When you look at this photo, what do you see as the subject? Is it the car, the couple, the man or the woman? I shot this at a group event where we got a bunch of classic cars, motorcycles and models together in a garage. Sometimes that’s the only way to make it worthwhile for folks who aren’t shooting on an assignment. The nice part is that everyone gets something.
Before I took this shot, I had to decide what story I was telling. The environment, the couple, the hotrod, or something else? To me, this is the story of the man behind the wheel. He has the car, the girl, and a cocky attitude. It’s not about anything else. This is his world, even though he only shows on a small part of the photo.
Everything else follows that decision. I chose my lighting based upon him as the subject. His arm leaning out the window of the hotrod leads your eye right to his face. His eyes are the sharpest thing in the photo. His gaze is right through the lens. It’s all about him in this story. He belongs in that car, in that garage, with that girl.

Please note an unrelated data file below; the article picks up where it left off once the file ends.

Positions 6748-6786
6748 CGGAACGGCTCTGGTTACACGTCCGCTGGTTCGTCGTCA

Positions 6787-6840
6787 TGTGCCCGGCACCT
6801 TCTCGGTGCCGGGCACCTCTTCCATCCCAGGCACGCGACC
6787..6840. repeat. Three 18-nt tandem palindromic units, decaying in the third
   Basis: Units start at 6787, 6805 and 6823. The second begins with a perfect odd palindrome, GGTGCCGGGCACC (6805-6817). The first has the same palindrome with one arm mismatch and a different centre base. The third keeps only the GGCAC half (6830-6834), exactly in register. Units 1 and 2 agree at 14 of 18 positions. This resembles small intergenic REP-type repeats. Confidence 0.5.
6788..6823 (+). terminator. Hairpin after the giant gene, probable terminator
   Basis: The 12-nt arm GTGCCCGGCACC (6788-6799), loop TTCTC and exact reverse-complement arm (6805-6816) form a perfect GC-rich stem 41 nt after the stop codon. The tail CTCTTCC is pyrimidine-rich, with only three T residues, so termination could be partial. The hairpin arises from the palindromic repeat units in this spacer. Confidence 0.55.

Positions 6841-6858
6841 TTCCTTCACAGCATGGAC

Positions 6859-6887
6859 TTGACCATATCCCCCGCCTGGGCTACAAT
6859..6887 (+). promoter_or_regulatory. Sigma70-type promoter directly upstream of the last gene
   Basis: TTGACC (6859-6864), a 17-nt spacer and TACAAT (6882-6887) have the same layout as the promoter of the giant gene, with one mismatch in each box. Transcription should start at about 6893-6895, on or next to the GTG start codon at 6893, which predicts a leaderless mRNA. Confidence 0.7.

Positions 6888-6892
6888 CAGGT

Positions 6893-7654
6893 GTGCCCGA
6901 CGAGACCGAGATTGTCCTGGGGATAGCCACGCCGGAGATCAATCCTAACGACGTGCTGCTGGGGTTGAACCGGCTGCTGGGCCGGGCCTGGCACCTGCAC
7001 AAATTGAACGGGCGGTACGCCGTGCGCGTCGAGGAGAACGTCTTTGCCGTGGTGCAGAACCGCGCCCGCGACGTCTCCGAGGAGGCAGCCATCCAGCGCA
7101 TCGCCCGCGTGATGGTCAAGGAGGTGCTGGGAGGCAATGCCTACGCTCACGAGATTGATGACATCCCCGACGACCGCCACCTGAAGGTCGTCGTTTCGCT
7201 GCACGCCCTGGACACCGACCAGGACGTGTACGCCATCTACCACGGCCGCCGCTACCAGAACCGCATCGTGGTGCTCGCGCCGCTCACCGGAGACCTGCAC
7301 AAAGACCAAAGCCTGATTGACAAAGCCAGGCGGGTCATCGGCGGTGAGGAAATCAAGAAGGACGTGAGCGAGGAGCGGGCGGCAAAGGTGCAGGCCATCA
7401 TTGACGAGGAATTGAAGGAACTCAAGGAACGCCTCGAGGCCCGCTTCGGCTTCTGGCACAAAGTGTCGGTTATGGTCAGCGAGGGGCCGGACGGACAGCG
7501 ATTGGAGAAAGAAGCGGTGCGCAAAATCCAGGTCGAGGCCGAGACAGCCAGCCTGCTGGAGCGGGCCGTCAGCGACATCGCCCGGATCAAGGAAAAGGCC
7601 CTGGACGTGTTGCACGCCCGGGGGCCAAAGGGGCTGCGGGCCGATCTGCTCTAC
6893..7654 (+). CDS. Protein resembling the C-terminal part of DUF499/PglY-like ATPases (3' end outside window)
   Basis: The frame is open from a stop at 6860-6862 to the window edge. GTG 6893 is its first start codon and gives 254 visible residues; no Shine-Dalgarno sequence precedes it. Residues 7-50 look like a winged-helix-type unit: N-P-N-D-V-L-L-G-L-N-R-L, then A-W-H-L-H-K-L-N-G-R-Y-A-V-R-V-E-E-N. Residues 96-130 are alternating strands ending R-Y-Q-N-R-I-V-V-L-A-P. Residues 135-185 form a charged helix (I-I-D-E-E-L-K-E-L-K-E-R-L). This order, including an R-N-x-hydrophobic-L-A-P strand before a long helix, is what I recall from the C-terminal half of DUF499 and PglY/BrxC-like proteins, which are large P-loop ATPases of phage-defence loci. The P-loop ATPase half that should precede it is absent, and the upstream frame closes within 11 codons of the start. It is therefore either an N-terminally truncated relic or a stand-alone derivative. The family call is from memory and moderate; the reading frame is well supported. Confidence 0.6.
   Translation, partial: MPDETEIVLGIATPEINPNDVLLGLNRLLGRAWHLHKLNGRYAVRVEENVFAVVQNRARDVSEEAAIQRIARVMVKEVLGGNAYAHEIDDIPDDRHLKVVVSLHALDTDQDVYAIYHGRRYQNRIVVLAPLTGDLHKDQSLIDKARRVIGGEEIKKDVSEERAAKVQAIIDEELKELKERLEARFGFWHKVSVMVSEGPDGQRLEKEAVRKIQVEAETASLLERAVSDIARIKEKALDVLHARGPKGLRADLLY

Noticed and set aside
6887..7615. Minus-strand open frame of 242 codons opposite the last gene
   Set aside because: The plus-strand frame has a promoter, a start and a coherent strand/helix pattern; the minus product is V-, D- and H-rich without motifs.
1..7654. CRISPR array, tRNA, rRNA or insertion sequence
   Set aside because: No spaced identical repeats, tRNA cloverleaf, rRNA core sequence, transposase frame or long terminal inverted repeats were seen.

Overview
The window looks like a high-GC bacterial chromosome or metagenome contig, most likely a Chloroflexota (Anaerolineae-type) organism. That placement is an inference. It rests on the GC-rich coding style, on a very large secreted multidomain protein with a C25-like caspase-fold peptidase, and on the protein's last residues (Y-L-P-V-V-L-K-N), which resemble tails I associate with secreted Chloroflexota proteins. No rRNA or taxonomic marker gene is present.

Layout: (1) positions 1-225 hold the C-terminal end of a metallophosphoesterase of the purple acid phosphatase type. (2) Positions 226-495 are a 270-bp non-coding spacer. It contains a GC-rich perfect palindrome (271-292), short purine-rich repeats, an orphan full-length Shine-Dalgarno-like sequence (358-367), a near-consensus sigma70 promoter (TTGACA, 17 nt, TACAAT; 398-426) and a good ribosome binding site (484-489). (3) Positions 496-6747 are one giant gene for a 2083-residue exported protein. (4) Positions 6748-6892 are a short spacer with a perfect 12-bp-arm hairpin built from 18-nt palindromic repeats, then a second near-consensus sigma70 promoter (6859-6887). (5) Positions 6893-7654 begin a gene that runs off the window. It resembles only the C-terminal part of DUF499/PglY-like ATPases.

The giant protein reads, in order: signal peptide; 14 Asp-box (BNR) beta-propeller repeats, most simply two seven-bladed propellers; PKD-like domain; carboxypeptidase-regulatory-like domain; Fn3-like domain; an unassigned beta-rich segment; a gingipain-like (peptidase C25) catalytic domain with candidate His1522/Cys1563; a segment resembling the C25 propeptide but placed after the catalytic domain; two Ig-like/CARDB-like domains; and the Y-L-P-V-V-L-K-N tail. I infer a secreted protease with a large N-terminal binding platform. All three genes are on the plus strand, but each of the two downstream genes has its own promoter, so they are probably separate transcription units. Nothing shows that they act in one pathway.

OK, so now think back to my question about the subject. What if you didn’t see the same subject as I did? That’s OK. Art is subjective. You can take away anything you want from a photo like this.
The reason it was important for me to select a subject and a story to tell is because it set everything else in motion for me. It governed how I composed the photo, where I set my focus point and how I directed the lighting. Even if you don’t see the same subject that I had in mind, you wouldn’t see this photo without that internal process.
Different photographers can approach the same scene and come away with drastically different photos. Sometimes you’d almost swear you weren’t even in the same place. That’s due to the internal story and how you approach your subject. By bringing that story to the forefront of your mind before you shoot, you can start directing the elements to support the story and start making the photos you want.